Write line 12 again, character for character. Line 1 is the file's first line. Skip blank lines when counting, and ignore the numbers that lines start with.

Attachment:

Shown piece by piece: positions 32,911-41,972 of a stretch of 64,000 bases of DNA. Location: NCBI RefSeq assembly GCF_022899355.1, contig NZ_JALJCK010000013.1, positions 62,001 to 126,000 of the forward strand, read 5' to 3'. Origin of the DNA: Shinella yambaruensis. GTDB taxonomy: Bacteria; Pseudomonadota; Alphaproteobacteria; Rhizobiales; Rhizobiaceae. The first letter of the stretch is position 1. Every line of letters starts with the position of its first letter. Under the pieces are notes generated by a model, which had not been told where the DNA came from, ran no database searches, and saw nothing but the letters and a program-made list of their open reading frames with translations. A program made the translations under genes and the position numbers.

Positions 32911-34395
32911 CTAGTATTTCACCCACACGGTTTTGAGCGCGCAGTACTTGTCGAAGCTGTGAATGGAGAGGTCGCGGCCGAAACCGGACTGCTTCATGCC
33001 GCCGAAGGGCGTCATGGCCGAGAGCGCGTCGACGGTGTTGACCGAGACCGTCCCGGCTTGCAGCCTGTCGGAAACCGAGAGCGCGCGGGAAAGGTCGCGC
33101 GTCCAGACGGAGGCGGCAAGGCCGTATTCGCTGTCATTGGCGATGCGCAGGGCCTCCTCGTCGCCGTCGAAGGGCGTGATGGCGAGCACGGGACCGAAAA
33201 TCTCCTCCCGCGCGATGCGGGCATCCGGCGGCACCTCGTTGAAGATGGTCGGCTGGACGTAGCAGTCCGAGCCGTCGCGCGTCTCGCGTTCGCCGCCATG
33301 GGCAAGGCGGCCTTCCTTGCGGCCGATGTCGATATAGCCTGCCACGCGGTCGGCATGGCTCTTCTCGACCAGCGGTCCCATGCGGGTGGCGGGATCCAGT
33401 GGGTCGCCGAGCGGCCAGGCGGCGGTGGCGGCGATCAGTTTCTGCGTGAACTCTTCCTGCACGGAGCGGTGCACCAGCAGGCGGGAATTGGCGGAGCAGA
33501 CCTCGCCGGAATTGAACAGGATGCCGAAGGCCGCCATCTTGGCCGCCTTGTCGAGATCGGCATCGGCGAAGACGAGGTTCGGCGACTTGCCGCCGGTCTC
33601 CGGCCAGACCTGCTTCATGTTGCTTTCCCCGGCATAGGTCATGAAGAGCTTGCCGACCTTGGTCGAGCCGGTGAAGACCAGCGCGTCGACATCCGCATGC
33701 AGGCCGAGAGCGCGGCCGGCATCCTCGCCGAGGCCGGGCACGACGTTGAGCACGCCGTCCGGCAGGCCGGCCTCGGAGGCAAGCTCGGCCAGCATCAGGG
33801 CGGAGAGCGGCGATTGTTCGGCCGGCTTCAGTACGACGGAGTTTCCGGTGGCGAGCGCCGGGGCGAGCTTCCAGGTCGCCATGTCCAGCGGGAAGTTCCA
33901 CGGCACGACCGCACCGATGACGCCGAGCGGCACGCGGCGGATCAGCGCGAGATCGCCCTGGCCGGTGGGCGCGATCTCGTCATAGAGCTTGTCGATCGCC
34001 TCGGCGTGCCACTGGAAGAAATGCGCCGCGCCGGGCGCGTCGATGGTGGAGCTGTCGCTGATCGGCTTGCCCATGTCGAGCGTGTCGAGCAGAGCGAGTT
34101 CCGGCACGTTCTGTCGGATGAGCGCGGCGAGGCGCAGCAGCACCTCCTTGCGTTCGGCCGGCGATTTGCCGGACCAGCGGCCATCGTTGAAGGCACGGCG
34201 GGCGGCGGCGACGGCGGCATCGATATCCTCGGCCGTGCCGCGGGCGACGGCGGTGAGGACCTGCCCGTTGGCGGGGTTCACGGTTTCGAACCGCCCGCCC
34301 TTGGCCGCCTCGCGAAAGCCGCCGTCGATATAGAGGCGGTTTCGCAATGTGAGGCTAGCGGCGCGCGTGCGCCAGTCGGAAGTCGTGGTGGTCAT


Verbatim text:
33801 CGGAGAGCGGCGATTGTTCGGCCGGCTTCAGTACGACGGAGTTTCCGGTGGCGAGCGCCGGGGCGAGCTTCCAGGTCGCCATGTCCAGCGGGAAGTTCCA